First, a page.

Now, the opposite of the underdog: Phillip Phillips, who Jimmy points out has yet to be in the bottom three. His stripped-down version of Usher's "U Got It Bad" – complete with acoustic guitar, bongo, sax and cello – receives the coveted standing O from the judges. Randy calls him "tha bomb," and Jennifer declares it "so sexy." I guess you could call it that, if by "sexy" she really means "creepy." Sorry, Team Phil, but some of those faces he makes are cringe-worthy.
As usual, the award for Best Line of the Night goes to Steven, when he calls Phillip "brilliantly awkward" after his second song, Wilson Pickett's "In the Midnight Hour." The rendition, complete with a horn section, includes Phil's signature Joe Cocker-meets-Bill Cosby dance moves and goofy, glassy-eyed grin. With an unfortunate name like Phillip Phillips, you probably learn to march to the beat of your own drum at an early age, huh?
After earning the judges' save last week, Jessica Sanchez is now flying without a safety net. According to Jimmy, there is a "disconnect" between her and the audience that leaves her on the verge of elimination. I don't think this week will help her any in that respect. "Fallin'" by Alicia Keys seems an odd choice for a 16-year-old, considering its adult theme of love. But as usual, the judges eat it up. Randy even goes so far as to call her "an otherworldly talent," the likes of which he's never, ever seen on the show, in all 11 seasons. Of course he has to say that, though. He couldn't really say, "Yo, this is most boring season ever!" and still expect people to tune in.
On that note, Jessica's version of Otis Redding's "Try a Little Tenderness" also seems a little mismatched. If she does have a magic touch, it's for making every song boring. In order to try to punch it up, she winds up growling and screeching the words by the end. The lone voice of reason, Randy points out that she needs to connect more with the songs and the audience. Jennifer still thinks, "When it comes to voice, you win." But this isn't The Voice. Ahem . . .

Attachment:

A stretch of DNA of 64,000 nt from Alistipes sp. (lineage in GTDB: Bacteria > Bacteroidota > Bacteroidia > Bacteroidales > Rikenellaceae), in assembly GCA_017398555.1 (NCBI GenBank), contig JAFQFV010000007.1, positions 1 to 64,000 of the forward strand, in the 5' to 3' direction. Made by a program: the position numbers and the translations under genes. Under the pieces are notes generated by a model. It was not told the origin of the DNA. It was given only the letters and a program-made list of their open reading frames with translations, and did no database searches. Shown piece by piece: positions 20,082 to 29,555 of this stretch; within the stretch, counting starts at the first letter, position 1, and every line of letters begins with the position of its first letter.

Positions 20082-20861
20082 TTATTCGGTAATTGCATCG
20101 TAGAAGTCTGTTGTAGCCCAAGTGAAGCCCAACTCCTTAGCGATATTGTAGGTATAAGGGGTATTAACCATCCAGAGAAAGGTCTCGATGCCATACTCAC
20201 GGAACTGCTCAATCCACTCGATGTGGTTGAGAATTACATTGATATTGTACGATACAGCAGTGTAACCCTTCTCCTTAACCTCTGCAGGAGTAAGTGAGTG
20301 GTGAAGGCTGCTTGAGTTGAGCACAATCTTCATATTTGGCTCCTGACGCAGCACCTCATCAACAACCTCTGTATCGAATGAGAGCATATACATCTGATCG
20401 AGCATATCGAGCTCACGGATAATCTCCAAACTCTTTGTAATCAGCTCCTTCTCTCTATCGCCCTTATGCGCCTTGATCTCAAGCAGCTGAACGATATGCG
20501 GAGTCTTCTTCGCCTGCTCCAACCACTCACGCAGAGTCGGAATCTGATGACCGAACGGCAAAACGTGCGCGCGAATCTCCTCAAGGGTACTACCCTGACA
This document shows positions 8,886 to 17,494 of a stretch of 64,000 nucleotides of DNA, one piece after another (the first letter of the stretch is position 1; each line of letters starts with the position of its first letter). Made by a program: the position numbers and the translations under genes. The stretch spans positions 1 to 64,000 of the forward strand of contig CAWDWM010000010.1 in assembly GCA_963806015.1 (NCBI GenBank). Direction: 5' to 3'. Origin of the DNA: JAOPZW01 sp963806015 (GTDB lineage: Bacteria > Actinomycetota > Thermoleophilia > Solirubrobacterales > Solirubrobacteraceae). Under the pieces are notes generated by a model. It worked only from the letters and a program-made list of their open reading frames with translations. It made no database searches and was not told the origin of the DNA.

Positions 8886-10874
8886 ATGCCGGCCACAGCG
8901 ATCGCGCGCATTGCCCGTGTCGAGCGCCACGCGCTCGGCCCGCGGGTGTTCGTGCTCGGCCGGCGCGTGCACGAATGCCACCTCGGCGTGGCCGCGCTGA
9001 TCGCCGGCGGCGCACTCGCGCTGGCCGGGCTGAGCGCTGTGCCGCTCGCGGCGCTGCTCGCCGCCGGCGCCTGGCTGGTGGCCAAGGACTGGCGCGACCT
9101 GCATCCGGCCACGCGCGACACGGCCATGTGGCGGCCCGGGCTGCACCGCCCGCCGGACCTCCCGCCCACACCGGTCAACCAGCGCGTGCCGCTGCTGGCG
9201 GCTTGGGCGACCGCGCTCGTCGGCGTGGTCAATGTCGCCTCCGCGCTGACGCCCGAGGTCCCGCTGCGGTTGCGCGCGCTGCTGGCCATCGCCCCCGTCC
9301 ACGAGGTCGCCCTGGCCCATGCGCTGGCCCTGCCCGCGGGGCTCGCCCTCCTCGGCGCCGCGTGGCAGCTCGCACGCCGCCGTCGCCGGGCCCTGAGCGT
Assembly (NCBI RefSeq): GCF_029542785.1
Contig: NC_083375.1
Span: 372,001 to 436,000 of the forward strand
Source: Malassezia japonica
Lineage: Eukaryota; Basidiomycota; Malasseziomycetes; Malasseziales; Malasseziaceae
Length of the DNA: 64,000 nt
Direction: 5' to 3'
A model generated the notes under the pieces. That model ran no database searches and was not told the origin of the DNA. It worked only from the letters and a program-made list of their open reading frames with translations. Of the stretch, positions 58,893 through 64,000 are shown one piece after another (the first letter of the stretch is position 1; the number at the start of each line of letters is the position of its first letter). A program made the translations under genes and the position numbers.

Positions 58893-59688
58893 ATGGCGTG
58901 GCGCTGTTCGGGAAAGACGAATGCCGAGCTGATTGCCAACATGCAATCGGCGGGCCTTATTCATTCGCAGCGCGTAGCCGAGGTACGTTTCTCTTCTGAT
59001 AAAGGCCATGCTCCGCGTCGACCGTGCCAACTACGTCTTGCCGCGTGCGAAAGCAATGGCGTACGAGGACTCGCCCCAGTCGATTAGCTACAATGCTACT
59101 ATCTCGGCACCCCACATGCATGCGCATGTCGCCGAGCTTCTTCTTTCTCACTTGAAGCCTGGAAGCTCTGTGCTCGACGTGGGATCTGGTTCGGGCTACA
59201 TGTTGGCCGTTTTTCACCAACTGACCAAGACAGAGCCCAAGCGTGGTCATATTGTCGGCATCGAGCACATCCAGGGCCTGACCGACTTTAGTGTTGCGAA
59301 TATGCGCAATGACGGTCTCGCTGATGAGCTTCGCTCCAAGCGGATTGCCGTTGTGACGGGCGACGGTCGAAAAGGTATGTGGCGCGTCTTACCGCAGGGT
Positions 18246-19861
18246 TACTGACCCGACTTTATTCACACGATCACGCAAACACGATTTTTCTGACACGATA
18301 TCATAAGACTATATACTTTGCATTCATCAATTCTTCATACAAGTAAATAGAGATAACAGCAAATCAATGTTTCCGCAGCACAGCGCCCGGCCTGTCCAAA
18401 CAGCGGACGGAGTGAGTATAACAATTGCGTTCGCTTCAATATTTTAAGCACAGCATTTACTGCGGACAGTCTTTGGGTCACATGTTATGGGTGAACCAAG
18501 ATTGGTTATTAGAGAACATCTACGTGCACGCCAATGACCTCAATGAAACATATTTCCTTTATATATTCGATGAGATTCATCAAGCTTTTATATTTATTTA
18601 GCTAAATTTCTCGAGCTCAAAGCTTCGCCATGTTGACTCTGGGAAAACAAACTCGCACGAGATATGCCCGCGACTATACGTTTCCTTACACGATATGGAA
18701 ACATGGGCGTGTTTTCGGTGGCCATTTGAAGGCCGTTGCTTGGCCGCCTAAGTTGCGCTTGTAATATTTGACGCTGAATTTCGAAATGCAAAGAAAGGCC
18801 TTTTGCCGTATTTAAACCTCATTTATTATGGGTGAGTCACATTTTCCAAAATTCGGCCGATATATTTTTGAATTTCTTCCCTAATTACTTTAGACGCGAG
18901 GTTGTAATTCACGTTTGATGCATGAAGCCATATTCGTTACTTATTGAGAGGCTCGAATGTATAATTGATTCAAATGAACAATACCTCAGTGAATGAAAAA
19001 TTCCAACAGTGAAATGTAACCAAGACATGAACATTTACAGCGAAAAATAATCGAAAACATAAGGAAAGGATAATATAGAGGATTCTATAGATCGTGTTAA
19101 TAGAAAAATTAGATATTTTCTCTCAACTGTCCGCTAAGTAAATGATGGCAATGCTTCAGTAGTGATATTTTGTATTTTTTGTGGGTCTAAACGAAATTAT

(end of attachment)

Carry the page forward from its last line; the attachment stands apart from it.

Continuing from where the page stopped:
On cue, enter the perfect combo of vocal chops and audience appeal, Skylar Laine. Her country-tinged version of Lady Gaga's "Born This Way" perfectly blends harmonica, violins and her Southern twang. Jimmy points out she has become a frontrunner, while Steven claims she's "giving all the other girls a run for their money." Watch your back, Jessica.
That newfound frontrunner status is underscored by her boot-stompin', kudos-earning version of "I Heard It Through the Grapevine." J.Lo applauds her "spunkiness" while Steven calls her a "wild horse that refuses to be tamed." All she needs to win this thing is a giant American flag unfurling behind her during a performance. (Perhaps that's next week?)
Ending the night is Joshua Ledet, who gets stuck with probably the least-known songs of the night, starting with "I Believe" by season three winner Fantasia. Despite receiving near-constant positive feedback from the judges, he suffers from Jessica Sanchez syndrome – he's predictable and boring.
His next song, Sam Cooke's "A Change Is Gonna Come," does nothing to break him out of the box he's stuck in. Despite landing the "pimp spot" and having Randy beg people to vote for him, he may be in trouble this week. Jimmy nails it when he calls Joshua a "deer in headlights," which is made painfully obvious when he stares blankly when Ryan asks whether he sees himself winning the competition. 'Nuff said?
Last episode: Shock and Awe